Some food items, no matter how nutritious they sound, can result in your baby getting gassy and uncomfortable. Everybody is different and one food item that may cause your baby gas may not worry another mother. So make sure you pay attention to what you eat and drink, and how it indirectly affects your baby after the milk intake. Food items including spicy food and nightshades (eggplants, bell pepper, potatoes, and tomatoes, etc.) can cause your baby a tummy upset.

If you are into seafood, make sure you avoid eating high-mercury fish. Seafood contains the metal mercury which is passed through your milk to your baby. Excessive amount of mercury may harm your baby’s brain development and may impact the nervous system.

In some cases where mothers drink cow milk or consume its products, the baby may experience an episode of colic, rash, gas, vomiting, or diarrhea. If you are noticing any such reaction, try removing cow’s milk from your diet and see if it was the culprit. 

Some babies are allergic to certain foods that the mothers take, such as peanuts and eggs. This may lead to trouble in your baby’s breathing or a rash. Contact the doctor if you see any such reaction.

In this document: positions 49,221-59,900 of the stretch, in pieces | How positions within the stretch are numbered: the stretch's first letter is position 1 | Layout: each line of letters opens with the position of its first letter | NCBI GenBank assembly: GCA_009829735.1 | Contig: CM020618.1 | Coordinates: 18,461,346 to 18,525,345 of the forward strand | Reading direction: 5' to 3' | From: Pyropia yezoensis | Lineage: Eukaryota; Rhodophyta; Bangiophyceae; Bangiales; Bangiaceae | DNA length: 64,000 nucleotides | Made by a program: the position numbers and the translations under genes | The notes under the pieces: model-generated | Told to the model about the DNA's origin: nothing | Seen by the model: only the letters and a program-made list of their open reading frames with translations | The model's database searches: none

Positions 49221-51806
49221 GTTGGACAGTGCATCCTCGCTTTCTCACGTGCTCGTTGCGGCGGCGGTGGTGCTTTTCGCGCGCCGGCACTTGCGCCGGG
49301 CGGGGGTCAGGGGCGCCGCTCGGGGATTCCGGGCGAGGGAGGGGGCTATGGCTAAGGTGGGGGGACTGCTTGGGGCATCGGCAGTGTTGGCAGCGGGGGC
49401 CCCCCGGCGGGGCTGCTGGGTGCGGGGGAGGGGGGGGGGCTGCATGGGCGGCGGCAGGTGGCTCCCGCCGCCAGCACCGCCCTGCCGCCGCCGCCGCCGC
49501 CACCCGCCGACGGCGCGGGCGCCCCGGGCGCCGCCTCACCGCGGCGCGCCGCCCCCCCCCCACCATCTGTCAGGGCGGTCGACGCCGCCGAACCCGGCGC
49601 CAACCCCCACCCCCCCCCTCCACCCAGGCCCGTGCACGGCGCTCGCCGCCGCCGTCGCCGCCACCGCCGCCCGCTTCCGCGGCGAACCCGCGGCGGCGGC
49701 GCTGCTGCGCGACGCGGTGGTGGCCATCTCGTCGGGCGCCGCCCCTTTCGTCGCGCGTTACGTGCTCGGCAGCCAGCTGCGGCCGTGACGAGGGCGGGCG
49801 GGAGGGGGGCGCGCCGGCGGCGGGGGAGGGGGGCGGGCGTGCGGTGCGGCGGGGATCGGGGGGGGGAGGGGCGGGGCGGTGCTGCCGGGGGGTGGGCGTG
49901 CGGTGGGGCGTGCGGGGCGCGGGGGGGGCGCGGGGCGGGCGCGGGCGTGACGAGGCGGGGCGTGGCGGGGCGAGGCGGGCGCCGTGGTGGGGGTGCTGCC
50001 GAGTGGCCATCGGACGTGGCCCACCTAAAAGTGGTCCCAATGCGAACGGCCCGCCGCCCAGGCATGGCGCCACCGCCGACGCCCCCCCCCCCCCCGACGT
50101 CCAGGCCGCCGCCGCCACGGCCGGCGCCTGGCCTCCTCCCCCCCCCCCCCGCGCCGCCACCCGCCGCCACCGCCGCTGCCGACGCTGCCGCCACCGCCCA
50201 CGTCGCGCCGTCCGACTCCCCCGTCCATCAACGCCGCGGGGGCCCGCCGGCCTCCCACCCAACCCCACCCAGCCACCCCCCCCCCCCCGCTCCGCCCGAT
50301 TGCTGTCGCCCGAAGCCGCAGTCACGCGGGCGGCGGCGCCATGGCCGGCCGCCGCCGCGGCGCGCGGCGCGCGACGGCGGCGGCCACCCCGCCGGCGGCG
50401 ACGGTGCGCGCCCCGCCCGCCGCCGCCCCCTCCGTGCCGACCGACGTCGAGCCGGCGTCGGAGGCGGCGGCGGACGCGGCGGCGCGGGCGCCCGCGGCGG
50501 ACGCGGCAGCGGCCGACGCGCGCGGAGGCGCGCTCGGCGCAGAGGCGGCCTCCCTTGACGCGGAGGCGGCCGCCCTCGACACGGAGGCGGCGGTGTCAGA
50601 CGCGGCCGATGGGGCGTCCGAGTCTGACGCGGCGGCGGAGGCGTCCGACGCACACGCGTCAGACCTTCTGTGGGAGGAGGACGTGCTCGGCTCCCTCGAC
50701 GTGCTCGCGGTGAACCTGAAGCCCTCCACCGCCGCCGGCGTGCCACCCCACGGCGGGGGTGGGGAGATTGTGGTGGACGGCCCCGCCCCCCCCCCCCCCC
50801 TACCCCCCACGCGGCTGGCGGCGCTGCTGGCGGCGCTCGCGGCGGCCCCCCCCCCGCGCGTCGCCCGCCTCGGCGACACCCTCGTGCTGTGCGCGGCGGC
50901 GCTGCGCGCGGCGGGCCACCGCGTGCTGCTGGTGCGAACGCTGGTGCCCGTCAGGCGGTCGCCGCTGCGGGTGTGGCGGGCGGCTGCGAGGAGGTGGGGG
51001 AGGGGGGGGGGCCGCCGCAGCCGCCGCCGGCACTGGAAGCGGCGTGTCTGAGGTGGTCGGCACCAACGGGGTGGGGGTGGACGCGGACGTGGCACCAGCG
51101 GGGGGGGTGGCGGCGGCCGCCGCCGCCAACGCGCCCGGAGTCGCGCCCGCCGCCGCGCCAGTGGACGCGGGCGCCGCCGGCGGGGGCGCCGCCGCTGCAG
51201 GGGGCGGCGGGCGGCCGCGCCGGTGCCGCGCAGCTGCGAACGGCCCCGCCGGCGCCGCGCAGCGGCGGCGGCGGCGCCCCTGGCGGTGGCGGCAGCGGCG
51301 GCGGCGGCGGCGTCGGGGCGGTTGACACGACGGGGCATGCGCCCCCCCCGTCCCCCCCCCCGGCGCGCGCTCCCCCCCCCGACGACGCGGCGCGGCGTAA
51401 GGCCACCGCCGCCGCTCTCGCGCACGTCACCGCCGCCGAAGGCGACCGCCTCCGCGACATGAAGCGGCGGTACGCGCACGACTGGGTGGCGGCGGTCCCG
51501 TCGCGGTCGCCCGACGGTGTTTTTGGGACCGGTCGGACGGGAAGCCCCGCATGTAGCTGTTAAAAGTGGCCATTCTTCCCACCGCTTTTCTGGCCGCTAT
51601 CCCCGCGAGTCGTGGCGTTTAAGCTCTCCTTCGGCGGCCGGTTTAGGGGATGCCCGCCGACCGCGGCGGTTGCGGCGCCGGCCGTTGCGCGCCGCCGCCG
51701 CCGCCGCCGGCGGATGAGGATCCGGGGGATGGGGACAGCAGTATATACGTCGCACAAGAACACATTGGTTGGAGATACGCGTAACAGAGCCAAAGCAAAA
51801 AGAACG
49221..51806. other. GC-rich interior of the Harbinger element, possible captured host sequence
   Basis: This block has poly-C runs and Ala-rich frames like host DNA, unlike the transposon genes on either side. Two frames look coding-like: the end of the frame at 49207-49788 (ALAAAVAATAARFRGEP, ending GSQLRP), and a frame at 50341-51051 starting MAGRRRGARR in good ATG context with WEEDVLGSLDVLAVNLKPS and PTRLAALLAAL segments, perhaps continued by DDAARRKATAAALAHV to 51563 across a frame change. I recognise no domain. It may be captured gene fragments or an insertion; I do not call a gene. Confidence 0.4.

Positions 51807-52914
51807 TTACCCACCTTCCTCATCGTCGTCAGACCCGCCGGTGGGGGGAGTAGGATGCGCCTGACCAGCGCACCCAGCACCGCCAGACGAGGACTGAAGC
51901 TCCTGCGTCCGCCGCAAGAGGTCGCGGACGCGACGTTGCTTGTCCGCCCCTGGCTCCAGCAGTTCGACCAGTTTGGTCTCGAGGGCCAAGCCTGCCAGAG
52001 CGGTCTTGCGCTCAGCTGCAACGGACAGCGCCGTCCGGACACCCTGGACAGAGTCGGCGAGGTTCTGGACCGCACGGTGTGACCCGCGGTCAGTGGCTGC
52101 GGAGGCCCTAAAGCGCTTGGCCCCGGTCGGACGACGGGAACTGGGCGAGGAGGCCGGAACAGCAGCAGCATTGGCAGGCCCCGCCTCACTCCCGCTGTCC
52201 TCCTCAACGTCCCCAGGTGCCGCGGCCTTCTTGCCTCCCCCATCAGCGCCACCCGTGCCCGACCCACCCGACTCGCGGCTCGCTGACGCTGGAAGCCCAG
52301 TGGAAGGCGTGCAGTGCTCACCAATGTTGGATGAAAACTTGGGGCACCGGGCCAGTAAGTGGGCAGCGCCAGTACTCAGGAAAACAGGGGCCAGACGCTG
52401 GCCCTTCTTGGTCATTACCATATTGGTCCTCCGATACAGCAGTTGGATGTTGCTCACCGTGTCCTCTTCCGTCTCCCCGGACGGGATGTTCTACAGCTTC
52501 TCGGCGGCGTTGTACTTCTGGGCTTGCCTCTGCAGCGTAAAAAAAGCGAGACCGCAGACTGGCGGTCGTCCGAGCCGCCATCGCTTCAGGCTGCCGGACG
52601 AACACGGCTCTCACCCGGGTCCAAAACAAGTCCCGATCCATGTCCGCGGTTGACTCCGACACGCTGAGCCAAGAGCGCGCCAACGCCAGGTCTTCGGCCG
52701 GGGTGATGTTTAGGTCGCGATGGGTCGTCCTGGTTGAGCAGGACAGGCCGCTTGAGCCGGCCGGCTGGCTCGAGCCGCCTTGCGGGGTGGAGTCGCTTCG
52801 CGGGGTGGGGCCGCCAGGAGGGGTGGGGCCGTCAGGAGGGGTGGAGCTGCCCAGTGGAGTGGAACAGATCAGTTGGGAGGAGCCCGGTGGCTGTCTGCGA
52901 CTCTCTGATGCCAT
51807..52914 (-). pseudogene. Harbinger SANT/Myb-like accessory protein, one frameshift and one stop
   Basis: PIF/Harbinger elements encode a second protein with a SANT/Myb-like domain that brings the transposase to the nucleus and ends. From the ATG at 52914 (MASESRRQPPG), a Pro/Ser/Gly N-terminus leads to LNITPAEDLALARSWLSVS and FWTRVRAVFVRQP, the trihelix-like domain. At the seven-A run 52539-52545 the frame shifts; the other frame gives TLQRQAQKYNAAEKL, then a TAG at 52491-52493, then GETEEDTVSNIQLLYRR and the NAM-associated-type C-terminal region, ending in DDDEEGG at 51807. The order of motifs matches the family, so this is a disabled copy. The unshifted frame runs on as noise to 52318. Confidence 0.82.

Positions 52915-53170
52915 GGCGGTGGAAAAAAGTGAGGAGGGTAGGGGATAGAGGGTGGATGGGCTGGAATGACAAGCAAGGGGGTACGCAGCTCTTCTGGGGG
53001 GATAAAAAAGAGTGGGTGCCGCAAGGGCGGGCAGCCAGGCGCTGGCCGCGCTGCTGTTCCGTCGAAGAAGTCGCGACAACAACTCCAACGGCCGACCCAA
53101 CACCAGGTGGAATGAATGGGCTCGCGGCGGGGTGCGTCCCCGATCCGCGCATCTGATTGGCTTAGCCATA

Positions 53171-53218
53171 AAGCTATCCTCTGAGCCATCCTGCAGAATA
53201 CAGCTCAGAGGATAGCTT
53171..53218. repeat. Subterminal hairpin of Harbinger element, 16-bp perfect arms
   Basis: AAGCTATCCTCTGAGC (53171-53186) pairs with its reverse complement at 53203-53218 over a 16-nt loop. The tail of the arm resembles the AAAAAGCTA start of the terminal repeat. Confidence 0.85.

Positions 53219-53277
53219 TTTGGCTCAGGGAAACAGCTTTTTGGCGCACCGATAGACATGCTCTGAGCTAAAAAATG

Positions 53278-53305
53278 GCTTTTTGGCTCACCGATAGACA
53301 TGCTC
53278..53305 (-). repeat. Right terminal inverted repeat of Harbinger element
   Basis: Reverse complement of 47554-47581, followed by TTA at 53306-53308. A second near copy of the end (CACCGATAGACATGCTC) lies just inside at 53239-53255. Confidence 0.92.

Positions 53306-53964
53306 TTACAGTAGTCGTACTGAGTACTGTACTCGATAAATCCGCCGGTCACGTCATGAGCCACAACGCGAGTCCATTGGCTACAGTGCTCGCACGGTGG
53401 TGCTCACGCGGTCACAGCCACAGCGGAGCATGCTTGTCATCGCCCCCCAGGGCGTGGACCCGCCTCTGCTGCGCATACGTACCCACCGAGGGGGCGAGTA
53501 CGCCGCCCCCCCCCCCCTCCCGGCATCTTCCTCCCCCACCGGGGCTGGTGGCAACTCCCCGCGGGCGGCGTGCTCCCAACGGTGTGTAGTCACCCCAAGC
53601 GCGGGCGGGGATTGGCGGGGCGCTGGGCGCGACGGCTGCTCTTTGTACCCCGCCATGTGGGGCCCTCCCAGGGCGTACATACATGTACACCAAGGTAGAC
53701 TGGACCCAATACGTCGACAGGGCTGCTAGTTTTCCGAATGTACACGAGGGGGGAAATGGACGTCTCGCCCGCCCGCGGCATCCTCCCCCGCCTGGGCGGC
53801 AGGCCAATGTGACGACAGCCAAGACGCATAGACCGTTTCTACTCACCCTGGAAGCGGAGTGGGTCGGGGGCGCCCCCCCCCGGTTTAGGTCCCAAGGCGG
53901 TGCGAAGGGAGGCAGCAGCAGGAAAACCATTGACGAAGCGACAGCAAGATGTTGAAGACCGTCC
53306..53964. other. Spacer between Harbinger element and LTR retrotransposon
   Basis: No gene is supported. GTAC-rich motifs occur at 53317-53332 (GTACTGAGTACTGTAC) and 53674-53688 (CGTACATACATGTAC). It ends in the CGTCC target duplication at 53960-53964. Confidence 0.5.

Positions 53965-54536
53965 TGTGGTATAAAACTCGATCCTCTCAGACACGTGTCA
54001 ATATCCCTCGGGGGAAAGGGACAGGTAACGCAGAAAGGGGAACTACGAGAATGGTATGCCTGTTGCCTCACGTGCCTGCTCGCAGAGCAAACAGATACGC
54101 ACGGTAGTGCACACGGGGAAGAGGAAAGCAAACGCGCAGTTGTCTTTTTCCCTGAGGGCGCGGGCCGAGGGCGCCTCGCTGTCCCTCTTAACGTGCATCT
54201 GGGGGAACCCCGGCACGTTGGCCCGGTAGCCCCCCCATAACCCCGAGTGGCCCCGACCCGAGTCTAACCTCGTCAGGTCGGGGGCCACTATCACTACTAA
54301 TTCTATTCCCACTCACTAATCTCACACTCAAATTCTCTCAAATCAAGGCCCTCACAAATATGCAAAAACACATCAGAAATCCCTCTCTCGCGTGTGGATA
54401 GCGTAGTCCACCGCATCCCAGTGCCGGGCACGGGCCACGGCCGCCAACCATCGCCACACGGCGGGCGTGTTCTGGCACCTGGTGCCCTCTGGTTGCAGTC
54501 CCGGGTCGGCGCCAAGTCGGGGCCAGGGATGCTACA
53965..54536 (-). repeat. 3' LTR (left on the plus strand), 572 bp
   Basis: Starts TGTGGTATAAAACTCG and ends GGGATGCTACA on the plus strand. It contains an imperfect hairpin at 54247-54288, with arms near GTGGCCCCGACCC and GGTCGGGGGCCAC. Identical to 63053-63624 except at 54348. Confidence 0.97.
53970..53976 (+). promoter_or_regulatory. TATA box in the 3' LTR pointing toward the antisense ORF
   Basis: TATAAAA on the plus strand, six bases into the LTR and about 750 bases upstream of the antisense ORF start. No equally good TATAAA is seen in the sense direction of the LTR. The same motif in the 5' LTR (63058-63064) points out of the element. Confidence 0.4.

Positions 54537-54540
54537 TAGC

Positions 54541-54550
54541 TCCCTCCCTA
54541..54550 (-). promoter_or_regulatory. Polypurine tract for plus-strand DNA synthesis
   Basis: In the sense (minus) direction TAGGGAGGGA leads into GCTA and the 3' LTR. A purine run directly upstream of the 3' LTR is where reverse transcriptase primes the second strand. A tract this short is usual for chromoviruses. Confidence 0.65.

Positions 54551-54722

Alcohol and Caffeine:

When you drink soda, coffee, tea, or any similar caffeinated drink, it can easily seep into your breast milk and then in your baby’s body. It is better not to exceed your caffeine intake to more than 2 cups of coffee, tea, or soda. Do not consume more than one alcoholic beverage per day. It is advisable not to drink alcohol and caffeinated drinks at least 2 hours before breastfeeding time.

Certain medications:

Like other food and drink items that you consume, your medication can also get into your baby’s tiny body through your breast milk. Talk to your doctor about the medicines you take regularly such as antidepressants and birth control pills. If your doctor deems it necessary, he/ she will give prescribe you a replacement medicine safer for babies.

Smoking: